- Community health centers are being hit particularly hard by the twin forces of a competitive labor market and COVID-19 burnout.
- A majority of health centers reported they lost up to a fourth of their workforce in the past six months alone, according to a new survey from the National Association of Community Health Centers.
- The health centers, which provide care to mostly low-income Americans, are losing nurses at a higher rate than any other staff. That attrition poses a direct challenge to patient care, especially as COVID-19 cases once again creep upward amid a new variant.
Community health centers have played a key role in the nation’s pandemic response. To date, the centers have administered more than 21 million vaccines and conducted more than 18 million tests for COVID-19, according to the NACHC. There’s some evidence that work is paying dividends, as one analysis suggests there are fewer COVID-19 infections and deaths in areas with an active community health center.
But the U.S. network of health centers is facing the same turnover that’s plagued the operations of other providers during the pandemic. More than a third of nurses in one recent survey said they plan to leave their current jobs by the end of the year, exhausted from burnout, high-stress work environments and tempting pay and benefits from other employers.
The new NACHC survey found 68% of health centers reported a workforce loss of up to 25% in the past six months, and 15% of health centers reported a loss of between 25% to 50%.
Those who left were mostly nurses, though other areas like administrative, behavioral health and dental staff were also hit hard. Urban and larger health centers had higher rates of attrition compared to rural and smaller health centers, the survey of more than 260 federally qualified health centers conducted in February found.
Salary competition from larger healthcare employers was the most common reason for staff departure. Half of health centers said they believed their employees who left received 10% to 25% wage increases.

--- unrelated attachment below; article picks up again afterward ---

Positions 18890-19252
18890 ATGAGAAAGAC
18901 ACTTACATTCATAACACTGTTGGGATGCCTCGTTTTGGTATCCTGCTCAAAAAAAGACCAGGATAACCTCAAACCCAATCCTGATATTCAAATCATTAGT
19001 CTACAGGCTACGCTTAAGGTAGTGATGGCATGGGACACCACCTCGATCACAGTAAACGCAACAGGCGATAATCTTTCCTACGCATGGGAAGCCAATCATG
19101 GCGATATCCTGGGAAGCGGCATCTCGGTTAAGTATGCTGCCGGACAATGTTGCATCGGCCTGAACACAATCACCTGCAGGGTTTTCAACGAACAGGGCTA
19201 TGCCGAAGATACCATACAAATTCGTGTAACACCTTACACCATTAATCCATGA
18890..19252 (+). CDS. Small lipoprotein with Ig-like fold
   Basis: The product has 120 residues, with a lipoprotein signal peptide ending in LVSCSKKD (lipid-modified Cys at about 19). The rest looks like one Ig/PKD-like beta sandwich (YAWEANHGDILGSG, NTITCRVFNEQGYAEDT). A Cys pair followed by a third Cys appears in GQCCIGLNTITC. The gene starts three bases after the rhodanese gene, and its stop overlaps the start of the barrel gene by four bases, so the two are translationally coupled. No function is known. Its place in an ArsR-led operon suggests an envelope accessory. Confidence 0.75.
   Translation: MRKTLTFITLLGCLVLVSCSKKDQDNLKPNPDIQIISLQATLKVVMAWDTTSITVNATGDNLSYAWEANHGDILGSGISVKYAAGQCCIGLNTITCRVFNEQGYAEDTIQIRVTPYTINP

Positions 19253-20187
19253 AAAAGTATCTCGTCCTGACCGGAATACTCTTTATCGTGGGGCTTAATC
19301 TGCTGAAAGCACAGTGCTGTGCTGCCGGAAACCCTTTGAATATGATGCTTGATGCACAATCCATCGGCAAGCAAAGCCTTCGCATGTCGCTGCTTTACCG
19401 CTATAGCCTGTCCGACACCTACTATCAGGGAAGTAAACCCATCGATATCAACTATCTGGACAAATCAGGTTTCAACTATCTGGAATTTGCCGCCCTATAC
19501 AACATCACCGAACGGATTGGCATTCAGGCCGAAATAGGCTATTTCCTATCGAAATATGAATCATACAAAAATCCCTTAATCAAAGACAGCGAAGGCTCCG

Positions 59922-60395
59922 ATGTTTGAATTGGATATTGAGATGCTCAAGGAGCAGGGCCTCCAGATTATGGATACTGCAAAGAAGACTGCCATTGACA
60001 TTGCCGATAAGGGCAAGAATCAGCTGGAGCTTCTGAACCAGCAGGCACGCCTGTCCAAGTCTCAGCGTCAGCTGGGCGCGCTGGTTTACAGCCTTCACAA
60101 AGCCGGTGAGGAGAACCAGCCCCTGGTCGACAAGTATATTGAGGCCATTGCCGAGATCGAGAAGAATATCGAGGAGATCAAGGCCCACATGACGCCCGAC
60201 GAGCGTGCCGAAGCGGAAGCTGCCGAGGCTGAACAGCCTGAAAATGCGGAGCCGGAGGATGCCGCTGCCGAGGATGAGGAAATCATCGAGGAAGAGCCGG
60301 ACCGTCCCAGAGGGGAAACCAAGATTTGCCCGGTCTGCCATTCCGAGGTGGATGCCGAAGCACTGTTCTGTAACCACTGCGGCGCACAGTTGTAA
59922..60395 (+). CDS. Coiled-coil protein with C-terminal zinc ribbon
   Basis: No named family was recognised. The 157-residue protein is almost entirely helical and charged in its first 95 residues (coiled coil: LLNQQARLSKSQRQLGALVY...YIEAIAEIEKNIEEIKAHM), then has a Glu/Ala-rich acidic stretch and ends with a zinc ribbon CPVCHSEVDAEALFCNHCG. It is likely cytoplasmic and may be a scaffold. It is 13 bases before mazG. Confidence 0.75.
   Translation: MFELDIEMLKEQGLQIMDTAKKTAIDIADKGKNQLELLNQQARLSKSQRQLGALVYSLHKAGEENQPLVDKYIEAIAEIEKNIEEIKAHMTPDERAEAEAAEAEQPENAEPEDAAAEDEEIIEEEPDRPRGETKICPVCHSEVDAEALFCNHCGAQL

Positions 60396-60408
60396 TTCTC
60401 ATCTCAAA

Pandemic-related stress was the other most common reason for turnover.
The future of the community health workforce — and its readiness to meet public health challenges — is uncertain, NACHC Interim President and CEO Rachel Gonzales-Hanson said in a release.
“We must immediately invest in policies that will retain current health center staff, broaden the pipeline for the future workforce and foster creative strategies at the community level for short and long-term solutions,” Gonzales-Hanson said, including continued support for medical education programs and expanding the list of billable providers on integrated care teams.
Despite billions in relief from the American Rescue Plan passed last year, community health centers — which operate on razor-thin margins — also need sustained federal funding, NACHC argued.
Health centers were recently notified that the federal COVID-19 Uninsured Program will stop accepting claims for the vaccination, testing and treatment of coronavirus patients who can’t pay their medical bills, NACHC said.
That could leave health centers, which treat large numbers of the uninsured, high and dry without reimbursement and result in service cuts.
In March, Congress allocated roughly $1.7 billion for community health centers in its omnibus spending package for the 2022 fiscal year, though it didn’t provide any additional COVID-19 relief. In a letter to congressional appropriators in late March, NACHC called the loss of aid “troubling” and said it would have a disproportionate impact on health centers.
Earlier this month, the Senate reached a bipartisan deal for $10 billion in additional COVID-19 aid. The deal would not replenish the program that covers COVID-19 vaccination, testing and treatment for the uninsured.